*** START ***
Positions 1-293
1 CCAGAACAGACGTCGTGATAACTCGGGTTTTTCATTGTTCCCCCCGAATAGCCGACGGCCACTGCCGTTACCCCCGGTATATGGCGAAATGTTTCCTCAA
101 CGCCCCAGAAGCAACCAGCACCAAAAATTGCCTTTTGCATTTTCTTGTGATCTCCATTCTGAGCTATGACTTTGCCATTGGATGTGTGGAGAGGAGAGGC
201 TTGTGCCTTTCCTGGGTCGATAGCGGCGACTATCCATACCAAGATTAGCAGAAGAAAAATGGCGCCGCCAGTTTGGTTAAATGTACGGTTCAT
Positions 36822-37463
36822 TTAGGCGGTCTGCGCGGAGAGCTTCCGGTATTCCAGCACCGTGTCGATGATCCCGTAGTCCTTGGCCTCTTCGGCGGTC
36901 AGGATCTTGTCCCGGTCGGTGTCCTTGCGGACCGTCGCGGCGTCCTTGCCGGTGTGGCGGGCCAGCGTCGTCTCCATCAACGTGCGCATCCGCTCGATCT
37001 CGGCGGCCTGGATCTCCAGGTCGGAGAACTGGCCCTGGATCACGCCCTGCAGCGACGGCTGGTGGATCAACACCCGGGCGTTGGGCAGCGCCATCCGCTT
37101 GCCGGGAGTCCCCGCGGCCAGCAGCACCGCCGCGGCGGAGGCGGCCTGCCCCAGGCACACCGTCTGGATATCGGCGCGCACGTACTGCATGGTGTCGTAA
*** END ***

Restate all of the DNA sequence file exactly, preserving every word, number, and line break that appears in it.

Positions 1-293
1 CCAGAACAGACGTCGTGATAACTCGGGTTTTTCATTGTTCCCCCCGAATAGCCGACGGCCACTGCCGTTACCCCCGGTATATGGCGAAATGTTTCCTCAA
101 CGCCCCAGAAGCAACCAGCACCAAAAATTGCCTTTTGCATTTTCTTGTGATCTCCATTCTGAGCTATGACTTTGCCATTGGATGTGTGGAGAGGAGAGGC
201 TTGTGCCTTTCCTGGGTCGATAGCGGCGACTATCCATACCAAGATTAGCAGAAGAAAAATGGCGCCGCCAGTTTGGTTAAATGTACGGTTCAT
Positions 36822-37463
36822 TTAGGCGGTCTGCGCGGAGAGCTTCCGGTATTCCAGCACCGTGTCGATGATCCCGTAGTCCTTGGCCTCTTCGGCGGTC
36901 AGGATCTTGTCCCGGTCGGTGTCCTTGCGGACCGTCGCGGCGTCCTTGCCGGTGTGGCGGGCCAGCGTCGTCTCCATCAACGTGCGCATCCGCTCGATCT
37001 CGGCGGCCTGGATCTCCAGGTCGGAGAACTGGCCCTGGATCACGCCCTGCAGCGACGGCTGGTGGATCAACACCCGGGCGTTGGGCAGCGCCATCCGCTT
37101 GCCGGGAGTCCCCGCGGCCAGCAGCACCGCCGCGGCGGAGGCGGCCTGCCCCAGGCACACCGTCTGGATATCGGCGCGCACGTACTGCATGGTGTCGTAA